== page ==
12/10/2017 Society

October 12: Indigenous peoples of Latin America defend their roots and reject the "Day of the race"

In the recent years, the world has seen massive protests against the commemoration of Christopher Columbus day on October 9 with many nations replacing it with a celebration of Indigenous communities.


Víctor Fajardo/ARCHIVE LANA


The ongoing demonstrations denouce the fifteenth century explorer as the man responsible for decimating the first peoples of the Americas.

Indigenous communities make up about 13 percent of the total population in Latin America in countries inclduing Bolivia, Guatemala, Mexico, Ecuador and Brazil.

According to International Monetary Fund, the vast majority of the Indigenous populations across the continent continue to suffer discrimination, violence and poverty.




"For the five countries with the largest indigenous populations, poverty rates for indigenous peoples remained virtually stagnant over the past decade," Gillette Hall and Harry Anthony Patrinos, said in an IMF report

In 1990, Ecuador hosted the first ever Continental Conference on Five Hundred Years of Indigenous Resistance that was attended by nearly 400 people from 120 Indian Nations, International organizations, and a historic Declaration of Quito was signed.




"Genocide and ethnocide have been committed against us Indian people by European invaders in the name of "God, civilization and democracy" the statement said.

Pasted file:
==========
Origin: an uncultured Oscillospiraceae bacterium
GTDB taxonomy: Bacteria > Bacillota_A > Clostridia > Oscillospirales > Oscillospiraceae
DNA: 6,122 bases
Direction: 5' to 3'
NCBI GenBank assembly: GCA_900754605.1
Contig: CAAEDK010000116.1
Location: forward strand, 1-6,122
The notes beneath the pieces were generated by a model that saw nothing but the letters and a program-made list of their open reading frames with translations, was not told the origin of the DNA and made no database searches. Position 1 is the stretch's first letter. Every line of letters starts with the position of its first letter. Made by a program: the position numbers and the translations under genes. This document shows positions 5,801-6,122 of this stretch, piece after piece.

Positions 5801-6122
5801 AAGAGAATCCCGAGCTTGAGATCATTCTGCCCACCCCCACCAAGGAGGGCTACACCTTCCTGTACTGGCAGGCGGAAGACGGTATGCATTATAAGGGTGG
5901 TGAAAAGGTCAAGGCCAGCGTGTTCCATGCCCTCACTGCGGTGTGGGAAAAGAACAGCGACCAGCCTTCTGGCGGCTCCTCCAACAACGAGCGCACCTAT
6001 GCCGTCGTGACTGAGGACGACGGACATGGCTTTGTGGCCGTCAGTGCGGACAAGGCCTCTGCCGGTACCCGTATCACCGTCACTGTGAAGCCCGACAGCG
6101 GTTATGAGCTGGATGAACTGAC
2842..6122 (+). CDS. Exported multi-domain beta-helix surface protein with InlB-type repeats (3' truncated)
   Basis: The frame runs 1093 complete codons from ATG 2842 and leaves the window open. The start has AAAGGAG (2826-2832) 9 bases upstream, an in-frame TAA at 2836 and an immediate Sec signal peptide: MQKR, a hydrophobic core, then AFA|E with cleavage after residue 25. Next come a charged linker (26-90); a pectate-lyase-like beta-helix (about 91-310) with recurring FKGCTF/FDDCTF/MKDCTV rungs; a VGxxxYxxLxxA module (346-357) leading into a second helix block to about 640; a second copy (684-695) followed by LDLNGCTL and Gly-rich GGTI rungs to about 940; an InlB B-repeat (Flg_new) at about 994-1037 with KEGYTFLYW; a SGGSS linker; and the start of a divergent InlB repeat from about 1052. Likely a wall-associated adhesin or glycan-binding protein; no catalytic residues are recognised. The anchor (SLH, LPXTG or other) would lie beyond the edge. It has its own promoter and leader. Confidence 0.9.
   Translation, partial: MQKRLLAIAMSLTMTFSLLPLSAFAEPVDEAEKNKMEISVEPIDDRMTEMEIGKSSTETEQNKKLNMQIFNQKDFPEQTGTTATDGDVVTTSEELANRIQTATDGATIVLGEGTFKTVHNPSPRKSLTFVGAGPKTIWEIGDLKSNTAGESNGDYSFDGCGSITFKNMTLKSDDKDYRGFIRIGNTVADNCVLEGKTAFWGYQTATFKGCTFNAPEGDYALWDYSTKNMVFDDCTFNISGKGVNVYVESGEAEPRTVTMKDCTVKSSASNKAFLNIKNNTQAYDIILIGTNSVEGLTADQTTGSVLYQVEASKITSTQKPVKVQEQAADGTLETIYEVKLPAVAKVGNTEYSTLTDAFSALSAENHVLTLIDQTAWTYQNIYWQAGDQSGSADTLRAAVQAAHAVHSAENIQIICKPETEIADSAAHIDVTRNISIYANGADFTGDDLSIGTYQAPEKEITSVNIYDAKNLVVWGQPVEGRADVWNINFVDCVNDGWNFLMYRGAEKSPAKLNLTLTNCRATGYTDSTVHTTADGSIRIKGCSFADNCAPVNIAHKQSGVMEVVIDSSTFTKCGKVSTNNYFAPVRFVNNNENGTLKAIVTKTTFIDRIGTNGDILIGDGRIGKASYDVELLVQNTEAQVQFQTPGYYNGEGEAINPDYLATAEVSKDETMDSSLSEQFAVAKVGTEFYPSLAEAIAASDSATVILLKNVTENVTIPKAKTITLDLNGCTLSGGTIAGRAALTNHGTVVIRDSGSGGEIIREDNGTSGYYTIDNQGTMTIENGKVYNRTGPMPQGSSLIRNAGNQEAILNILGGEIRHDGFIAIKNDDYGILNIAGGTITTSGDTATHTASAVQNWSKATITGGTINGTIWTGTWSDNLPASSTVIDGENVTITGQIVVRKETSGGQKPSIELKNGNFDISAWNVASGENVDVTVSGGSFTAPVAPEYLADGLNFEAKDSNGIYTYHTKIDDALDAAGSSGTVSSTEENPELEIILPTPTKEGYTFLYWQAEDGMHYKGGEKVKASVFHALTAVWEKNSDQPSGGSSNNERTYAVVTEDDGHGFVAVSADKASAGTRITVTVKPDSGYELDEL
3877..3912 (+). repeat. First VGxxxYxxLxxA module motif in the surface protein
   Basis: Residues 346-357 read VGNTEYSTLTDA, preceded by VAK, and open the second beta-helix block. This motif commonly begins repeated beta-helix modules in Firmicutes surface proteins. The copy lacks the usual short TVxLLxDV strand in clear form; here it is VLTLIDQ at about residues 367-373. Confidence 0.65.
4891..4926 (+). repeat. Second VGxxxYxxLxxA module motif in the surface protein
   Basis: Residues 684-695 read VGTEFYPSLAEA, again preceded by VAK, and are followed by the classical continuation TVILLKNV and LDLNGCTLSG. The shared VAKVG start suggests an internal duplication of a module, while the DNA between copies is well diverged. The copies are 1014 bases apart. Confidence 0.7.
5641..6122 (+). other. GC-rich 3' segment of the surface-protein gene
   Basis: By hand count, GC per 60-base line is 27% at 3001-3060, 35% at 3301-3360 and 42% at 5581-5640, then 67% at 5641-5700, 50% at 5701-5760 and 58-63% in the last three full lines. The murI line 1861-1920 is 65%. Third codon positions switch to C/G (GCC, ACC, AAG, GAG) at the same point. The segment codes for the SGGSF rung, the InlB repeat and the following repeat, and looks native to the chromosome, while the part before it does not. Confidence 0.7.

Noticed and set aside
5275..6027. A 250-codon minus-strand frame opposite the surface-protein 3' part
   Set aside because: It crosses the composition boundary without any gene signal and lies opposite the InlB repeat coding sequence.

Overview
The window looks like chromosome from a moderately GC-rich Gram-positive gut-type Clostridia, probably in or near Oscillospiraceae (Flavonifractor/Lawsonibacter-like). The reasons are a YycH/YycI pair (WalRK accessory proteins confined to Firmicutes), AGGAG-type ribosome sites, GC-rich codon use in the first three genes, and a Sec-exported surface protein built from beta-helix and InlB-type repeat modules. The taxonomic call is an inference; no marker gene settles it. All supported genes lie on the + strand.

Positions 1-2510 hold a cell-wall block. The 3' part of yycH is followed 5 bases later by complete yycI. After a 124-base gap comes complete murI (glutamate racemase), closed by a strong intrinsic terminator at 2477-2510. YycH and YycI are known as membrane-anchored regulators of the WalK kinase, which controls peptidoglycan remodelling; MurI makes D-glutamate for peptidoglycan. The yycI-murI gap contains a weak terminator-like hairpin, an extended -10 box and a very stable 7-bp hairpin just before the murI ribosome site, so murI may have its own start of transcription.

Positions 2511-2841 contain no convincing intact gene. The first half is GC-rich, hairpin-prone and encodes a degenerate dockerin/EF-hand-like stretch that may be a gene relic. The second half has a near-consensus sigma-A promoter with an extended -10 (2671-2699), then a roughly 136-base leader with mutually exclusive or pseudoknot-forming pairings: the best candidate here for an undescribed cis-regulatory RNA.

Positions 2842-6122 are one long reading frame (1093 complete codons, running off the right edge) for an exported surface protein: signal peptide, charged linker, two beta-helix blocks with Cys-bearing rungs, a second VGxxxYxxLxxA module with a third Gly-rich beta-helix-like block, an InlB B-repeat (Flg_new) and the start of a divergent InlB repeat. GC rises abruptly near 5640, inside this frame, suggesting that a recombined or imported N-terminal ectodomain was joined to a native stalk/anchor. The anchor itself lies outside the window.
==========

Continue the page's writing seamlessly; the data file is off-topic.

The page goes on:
"The Indians of America have never abandoned our constant struggle against the conditions of oppression, discrimination and exploitation which were imposed upon us as a result of the European invasion of our ancestral territories," it added.

Apart from Ecuador, Venezuela, Bolivia and Nicaragua are the other Latin American countries that have officially recognized the days of Indigenous resistance under different names.

For example, Bolivia's first Indigenous president, Evo Morales, changed the day's name to "Day of Mourning for the Misery, Diseases and Hunger Brought by the European Invasion of America."




While Ecuador's former President Rafael Correa initiated a “Day of Inter-culturality and Pluri-nationality."

Argentina named it as the “Day of Respect for Cultural Diversity." Nicaragua and Venezuela on the other hand adopted the day as "The Day of Indigenous Resistance."

"Our struggle is not a mere conjunctural reflection of the memory of 500 years of oppression which the invaders, in complicity with the "democratic" governments of our countries, want to turn into events of jubilation and celebration," the 1990 Quito Declaration said.




"Our Indian People, Nations and Nationalities are basing our struggle on our identity, which shall lead us to true liberation. We are responding aggressively, and-commit ourselves to reject this "celebration," it added.

Many cities in the U.S. have also ditched Columbus day for a celebration of Native American culture and life.




52 cities across the country have now replaced Columbus Day with Indigenous Peoples' Day.

Inspired by the Quito Declaration, one of the first cities to make the move was Berkeley, California.

Others include Amherst, Northampton in Massachusetts, Los Angeles, San Fernando, Santa Cruz in California, San Antonio, Texas; Albuquerque, N.M.; Grand Rapids, Mich.; Lawrence, Kansas.; Boulder, Colorado, Portland and Seattle.